The Ferneyhough Complex
The composer Brian Ferneyhough's music is famously complicated, but Time Out finds him refreshingly straightforward
Strap yourself in, Brian Ferneyhough is in town. The British composer, a reluctant founder member of the school of 'new complexity', is celebrated exclusively in one of the BBC Symphony Orchestra's excellent Total Immersion days.
In 1988, the then 45-year-old Ferneyhough was named along with composers Chris Dench, James Dillon and Richard Barrett in a magazine article entitled 'Four Facets of New Complexity'. It is
a title that he is unhappy with, probably as it implies that his dense scores and the difficulty performing his work is an artistic gesture rather than a consequence of the intricate and visceral sound he is looking for.
Now a respected professor of composition at Stanford University, he has written in many genres, from solo pieces to opera, his influences ranging from philosophy, literature and painting to sci-fi and mysticism.
Given the, dare one say, complexity of his work, this weekend at the Barbican may well be a rare opportunity to hear his orchestral works, especially 'La terre est un homme', played well. Martyn Brabbins, for instance, admits that it is, without doubt, the most difficult thing he has ever had to conduct - he certainly has his work cut out given that it may well be the largest physical score ever published (special manuscript paper had to be made large enough for the 80-odd lines with all the detail).
Where does your music come from?
'I started composing in the mid- '50s and my early development as an autodidact revolved around trying to weave together elements of all sorts of things, from early Webern and Schoenberg through Varèse up to the archetypal post-war serial masterpieces such as Stockhausen's “Gruppen”. It's true that I had an abiding scepticism for all those varieties of improvisational or aleatoric tendency which emerged directly after the serial period, because I thought they displayed a fundamental misprision as to what that music was about. On the other hand, I had great respect for Cage.'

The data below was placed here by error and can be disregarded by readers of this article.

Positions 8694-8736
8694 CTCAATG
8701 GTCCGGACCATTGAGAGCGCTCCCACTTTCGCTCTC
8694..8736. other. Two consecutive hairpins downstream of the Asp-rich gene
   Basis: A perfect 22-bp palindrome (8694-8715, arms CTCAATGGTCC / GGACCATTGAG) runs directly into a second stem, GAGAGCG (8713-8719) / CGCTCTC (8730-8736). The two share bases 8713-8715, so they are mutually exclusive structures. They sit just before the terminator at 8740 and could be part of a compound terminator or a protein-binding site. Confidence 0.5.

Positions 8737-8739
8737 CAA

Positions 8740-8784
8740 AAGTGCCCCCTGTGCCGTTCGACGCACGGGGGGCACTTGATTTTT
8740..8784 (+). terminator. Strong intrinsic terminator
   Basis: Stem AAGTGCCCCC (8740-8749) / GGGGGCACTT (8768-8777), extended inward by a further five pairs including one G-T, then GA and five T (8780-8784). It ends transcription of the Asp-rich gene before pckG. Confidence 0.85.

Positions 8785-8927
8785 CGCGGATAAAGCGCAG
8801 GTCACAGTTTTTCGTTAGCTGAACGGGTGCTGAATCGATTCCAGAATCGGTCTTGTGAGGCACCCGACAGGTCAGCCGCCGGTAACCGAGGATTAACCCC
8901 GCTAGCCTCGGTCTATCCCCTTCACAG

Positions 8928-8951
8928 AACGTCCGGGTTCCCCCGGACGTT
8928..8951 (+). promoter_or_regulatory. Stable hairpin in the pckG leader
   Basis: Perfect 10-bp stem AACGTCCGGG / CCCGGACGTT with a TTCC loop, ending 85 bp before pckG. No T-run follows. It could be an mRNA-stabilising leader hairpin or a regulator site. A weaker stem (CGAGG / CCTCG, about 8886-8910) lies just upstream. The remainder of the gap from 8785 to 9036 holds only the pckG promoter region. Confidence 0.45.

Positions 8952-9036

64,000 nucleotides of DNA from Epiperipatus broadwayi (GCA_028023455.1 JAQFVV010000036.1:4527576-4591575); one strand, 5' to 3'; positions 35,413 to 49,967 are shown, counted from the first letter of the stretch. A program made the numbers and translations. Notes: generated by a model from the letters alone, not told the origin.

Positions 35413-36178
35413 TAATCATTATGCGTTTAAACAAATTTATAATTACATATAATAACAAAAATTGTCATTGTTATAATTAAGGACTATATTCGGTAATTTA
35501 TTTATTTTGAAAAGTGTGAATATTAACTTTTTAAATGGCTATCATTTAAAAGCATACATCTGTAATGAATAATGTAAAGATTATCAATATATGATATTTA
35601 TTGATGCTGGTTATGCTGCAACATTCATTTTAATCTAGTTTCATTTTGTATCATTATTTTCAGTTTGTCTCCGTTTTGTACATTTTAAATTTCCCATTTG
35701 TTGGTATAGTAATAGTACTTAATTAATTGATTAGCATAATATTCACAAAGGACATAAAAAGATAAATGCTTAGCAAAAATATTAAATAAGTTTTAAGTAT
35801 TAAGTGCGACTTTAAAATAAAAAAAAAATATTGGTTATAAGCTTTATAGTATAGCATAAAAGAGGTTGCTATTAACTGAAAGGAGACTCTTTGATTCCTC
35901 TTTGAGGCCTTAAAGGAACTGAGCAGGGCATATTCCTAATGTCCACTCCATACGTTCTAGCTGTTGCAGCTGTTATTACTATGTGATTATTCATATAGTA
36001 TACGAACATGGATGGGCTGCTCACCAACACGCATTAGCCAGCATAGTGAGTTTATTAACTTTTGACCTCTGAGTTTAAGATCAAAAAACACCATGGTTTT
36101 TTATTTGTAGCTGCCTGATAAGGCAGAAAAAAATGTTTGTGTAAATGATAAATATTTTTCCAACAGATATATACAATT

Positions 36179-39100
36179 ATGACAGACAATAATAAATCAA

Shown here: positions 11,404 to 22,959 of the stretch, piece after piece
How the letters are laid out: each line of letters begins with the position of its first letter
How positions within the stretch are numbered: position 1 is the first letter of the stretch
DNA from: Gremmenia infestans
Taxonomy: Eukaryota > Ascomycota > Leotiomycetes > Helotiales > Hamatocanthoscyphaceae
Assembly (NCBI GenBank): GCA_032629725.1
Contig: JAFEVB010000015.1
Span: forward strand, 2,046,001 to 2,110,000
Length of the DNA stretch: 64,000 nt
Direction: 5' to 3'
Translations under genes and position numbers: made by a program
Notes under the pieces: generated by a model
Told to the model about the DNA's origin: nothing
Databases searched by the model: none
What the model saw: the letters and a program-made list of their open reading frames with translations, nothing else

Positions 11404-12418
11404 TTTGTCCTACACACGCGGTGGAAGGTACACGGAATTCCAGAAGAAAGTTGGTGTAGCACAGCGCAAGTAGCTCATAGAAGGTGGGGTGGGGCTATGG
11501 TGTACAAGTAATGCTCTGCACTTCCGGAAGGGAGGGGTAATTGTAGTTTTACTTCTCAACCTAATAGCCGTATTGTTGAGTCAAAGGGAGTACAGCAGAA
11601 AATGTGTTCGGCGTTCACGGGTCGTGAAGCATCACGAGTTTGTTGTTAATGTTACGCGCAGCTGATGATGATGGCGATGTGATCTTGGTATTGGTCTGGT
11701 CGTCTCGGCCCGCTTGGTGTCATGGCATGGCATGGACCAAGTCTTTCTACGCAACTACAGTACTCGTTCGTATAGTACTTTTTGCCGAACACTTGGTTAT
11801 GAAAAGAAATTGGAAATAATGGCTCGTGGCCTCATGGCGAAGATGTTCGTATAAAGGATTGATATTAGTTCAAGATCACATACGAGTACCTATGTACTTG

What do you think of the term 'new complexity'?
'It's a pretty typical attempt to get journalistic fingers around something inherently slippery. The last 30 years have seen enormous individual stylistic divergence among composers initially clobbered with the term. I don't take kindly to being hit with the label since I had been composing in the same manner for 15 years before it surfaced.'
What would you prefer to call it?
'Perhaps “it” is as good a name as any other! Seriously, though, assigning any sort of label assumes that there is actually a “something” to which it is attached. In this case I am happy to challenge that assumption.'
Is the complexity meant to be achieved accurately?
'This entire business of precision only arose with Milton Babbitt's precisely quantified serial arrays. For them, precision is interpretation. I like to replace the concept of exactitude with that of fidelity.
My notational conventions are an attempt to suggest what interpretational fidelity might be in practice.'
Is the viscerality and strain (both physical and mental) of attempting to play such complex scores in some way part of the music itself, or do you look forward to a generation of musicians who take this entirely in their stride?
'Looking back to the '70s it is quite amazing how young musicians have grown into the challenges my scores provide. I'm now quite used to turning up for a rehearsal with, say, a flautist and being able to sign off on the interpretation with only a few general comments. It shows that there is now a strong performance tradition stretching over several generations. The music is still difficult, of course, but that is not its essence.'
Which younger composers have taken up this mantle? Will there be a school of 'post new complexity'?
'Since there have been around five generations of composers labouring under the “complexity” yoke, surely we must be there already?'
What is your opinion on simple or completely tonal music such as minimalism?
'It's probably a matter of the speed at which one's inner ear wants to move. I find it difficult to settle down to a hearing of very lengthy pieces focused on minimal change in material. Just a personal thing.'
To listeners who are steeped in baroque and classical music, how would you advise they approach and appreciate your work?
'I actually listen to a great deal of late Renaissance and early baroque music. I love any form of expression that dynamically straddles divides of style. I wouldn't expect a listener knowledgeable in Monteverdi, for example, to approach my music in a fundamentally different way. As for the classical period, I'm not in my element there, but I do find different formulations of “late style” quite fascinating.'
Total Immersion: Brian Ferneyhough (a day of talks, films and concerts) takes place at the Barbican Centre on Sat Feb 26, 2011.